I Am Who They Have Been
© David Judge
Winner, 2022 Contemporary Poetry competition, Banjo Paterson Writing Awards, Orange, NSW.
In search of who and when and where I look upon those names that share
the intertwining branches of my clan,
to find some kin I recognise and some that come as a surprise
for me to now unravel if I can.
I visit sombre sacred sites where mourners act out Christian rites
midst rows of stone engraved with who is there,
with name and date of their decease, assuring me they ‘Rest in Peace’
accompanied by solemn words of prayer.
The gravestones at St Mathews show the names that I have come to know
were convicts who became the pioneers,
and made a life on taken land in places I now understand
were occupied for sixty thousand years.
I recognise my forebears’ crimes committed in those brutal times
with context from the pages of the past,
but as the world of hindsight shows with words in books of verse and prose,
the die of dispossession had been cast.
I wander furthermore in search of names on slabs behind the church,
connecting threads of kinfolk here and there,
imagining the lives they led and if the spirits of the dead
have stories of those times that they could share.
I thought about the Windsor lot surviving on their river plot
that flooded year on year without relent,
and how those challenges defined the people I had on my mind,
discovering the past and what it meant.
I stroll along the dusty lanes to be intrigued by what remains
of lifestyles that are hard to comprehend,
where silence now replaces scenes of bustling mines and huge machines
at Hargraves, Tambaroora and Hill End.
My great-great grandad laboured here, as tough as teak, a buccaneer
who sailed from Montenegro with his mate,
to fit the hardy miners’ mould and dig for that elusive gold,
contending with the fickleness of fate.
And Adelaide, his gracious wife, epitomizes frontier life
when women had a dozen kids or more,
to bear and feed and teach to read and taking care of what they need
in families that were the working poor.
And in the archives of my heart, the images of them impart
a reverence for fortitude and grit,
to have the mettle to survive, to scrap and scrape and scrounge and strive
against the constant enemy – to quit.
I stood before an Honour Roll reminded of the tragic toll
that’s also hard for me to comprehend,
the horrors of that brutal war which claimed the lives of many more
beyond the day atrocities would end.
Young Harold fought despite his fears and at the age of nineteen years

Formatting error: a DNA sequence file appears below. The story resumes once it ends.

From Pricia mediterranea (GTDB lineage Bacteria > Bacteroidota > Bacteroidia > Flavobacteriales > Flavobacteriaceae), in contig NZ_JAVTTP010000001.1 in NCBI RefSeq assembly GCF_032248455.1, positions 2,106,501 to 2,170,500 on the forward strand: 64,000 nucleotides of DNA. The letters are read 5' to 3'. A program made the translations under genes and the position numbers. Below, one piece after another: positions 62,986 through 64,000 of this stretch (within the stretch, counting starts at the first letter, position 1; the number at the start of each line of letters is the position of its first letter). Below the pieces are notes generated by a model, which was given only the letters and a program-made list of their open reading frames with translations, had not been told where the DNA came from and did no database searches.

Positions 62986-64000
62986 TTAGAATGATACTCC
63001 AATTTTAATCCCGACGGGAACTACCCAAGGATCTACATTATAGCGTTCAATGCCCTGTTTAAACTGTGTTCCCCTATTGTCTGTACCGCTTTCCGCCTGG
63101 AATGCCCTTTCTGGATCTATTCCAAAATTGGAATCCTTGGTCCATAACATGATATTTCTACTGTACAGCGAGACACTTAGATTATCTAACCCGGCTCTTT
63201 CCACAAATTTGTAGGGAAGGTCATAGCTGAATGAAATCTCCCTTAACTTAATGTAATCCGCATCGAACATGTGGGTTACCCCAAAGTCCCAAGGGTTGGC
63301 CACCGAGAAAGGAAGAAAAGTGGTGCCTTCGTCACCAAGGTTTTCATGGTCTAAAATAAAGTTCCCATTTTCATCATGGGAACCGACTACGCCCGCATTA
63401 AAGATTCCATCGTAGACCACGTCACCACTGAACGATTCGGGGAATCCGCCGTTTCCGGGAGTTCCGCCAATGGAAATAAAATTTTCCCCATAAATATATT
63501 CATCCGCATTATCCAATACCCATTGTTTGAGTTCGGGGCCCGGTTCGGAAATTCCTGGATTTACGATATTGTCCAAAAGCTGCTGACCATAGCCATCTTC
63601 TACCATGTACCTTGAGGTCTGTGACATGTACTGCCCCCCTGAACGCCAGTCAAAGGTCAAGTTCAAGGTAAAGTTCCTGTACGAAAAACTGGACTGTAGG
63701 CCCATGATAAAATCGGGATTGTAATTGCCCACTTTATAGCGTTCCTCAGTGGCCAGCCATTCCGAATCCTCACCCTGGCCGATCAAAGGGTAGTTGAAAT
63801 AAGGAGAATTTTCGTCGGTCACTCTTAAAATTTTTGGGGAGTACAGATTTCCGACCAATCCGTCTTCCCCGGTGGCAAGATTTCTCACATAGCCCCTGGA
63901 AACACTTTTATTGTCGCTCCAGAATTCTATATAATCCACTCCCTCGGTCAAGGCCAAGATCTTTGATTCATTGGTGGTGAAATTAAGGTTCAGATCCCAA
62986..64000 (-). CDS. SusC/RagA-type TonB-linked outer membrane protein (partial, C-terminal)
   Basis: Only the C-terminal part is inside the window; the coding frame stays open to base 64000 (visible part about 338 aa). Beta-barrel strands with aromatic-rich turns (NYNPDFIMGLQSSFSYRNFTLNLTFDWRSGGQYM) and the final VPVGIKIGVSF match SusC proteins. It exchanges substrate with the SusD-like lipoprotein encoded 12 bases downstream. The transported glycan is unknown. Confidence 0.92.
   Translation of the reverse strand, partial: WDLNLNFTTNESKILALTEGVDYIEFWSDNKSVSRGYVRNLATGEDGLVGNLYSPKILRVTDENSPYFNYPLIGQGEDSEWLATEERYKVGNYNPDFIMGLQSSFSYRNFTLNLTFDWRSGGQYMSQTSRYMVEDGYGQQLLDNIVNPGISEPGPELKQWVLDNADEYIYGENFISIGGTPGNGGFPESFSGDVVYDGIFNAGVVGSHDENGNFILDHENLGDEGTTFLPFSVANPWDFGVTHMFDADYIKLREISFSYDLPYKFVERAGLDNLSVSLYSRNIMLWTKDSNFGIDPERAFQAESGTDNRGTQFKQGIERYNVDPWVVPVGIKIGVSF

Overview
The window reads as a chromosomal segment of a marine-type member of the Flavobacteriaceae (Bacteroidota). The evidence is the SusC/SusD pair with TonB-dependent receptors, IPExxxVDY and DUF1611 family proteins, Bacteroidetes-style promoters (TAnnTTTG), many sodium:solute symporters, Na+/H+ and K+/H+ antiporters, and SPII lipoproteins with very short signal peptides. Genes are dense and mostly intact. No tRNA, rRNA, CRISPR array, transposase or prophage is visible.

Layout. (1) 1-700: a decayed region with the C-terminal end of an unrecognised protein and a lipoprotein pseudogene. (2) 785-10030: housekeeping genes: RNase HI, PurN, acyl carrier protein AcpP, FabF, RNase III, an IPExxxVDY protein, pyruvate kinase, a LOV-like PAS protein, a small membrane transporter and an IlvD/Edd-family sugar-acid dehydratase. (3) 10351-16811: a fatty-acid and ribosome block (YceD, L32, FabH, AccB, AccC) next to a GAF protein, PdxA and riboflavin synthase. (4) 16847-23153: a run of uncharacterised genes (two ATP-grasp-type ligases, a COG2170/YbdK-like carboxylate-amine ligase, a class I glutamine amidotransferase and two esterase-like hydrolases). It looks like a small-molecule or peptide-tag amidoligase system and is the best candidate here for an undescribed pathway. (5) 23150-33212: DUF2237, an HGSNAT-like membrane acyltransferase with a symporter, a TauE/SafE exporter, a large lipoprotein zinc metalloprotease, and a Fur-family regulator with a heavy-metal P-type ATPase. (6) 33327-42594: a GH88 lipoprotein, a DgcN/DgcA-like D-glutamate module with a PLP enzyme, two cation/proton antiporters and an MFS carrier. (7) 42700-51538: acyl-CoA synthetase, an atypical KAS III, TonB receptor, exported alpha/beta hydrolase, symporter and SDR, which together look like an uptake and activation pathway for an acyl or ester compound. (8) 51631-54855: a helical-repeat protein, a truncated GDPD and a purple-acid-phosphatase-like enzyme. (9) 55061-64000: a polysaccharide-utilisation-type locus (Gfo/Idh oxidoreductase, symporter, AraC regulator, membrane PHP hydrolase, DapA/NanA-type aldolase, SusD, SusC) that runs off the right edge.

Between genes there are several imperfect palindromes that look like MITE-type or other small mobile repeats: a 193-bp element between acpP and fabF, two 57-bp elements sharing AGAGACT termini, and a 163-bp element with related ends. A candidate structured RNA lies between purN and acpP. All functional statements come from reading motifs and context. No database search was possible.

was shot below the ridges at Lone Pine,
and as I stood there numb with grief for one whose life was all too brief,
I thought about his fate compared to mine.
At Menin Gate I stood in awe and knew one hundred years before
that Albert and his mates had passed that way.
I tried to understand in vain the reasons for those soldiers slain
on battlefields so very far away.
I put myself in grandad’s place, unsure of whether I could face
the slaughterhouse of gallant men and gore,
where rows and rows of those who died lay with their comrades side by side,
to signify the cruelty of war.
And like a dark demented dream that reappears as Satan’s meme,
my father and his brothers went to war,
to suffer after they returned to find so many bridges burned
and traumatised from shocking things they saw.
I saw my mother struggle through the aftermath of what I knew
was - medals, marches, mateship and the beer,
until at three score years and ten I know much more than I knew then,
which resonates on ANZAC Day each year.
As generations come and go with legacies that I now know
are footprints of my forebears on the tree,
who walked a million miles beneath the Southern Cross to then bequeath
their stories which are sacrosanct to me.
To be recorded, held in trust, to be applauded and discussed
by those who have been born to follow on,
as guardians of who we are from places near and places far,
like many who have come and who have gone.
So as I look back over time I lend my thoughts to metred rhyme
in honour of those people who have been,
a part of why I came to be the person I now know as me
and what the words, ‘my forebears’, really mean.
For they have stood beside their peers and set the stage for all those years
enduring hardships I will never know,
which gives perspective to the way I think about my life today
and what my generation will bestow.
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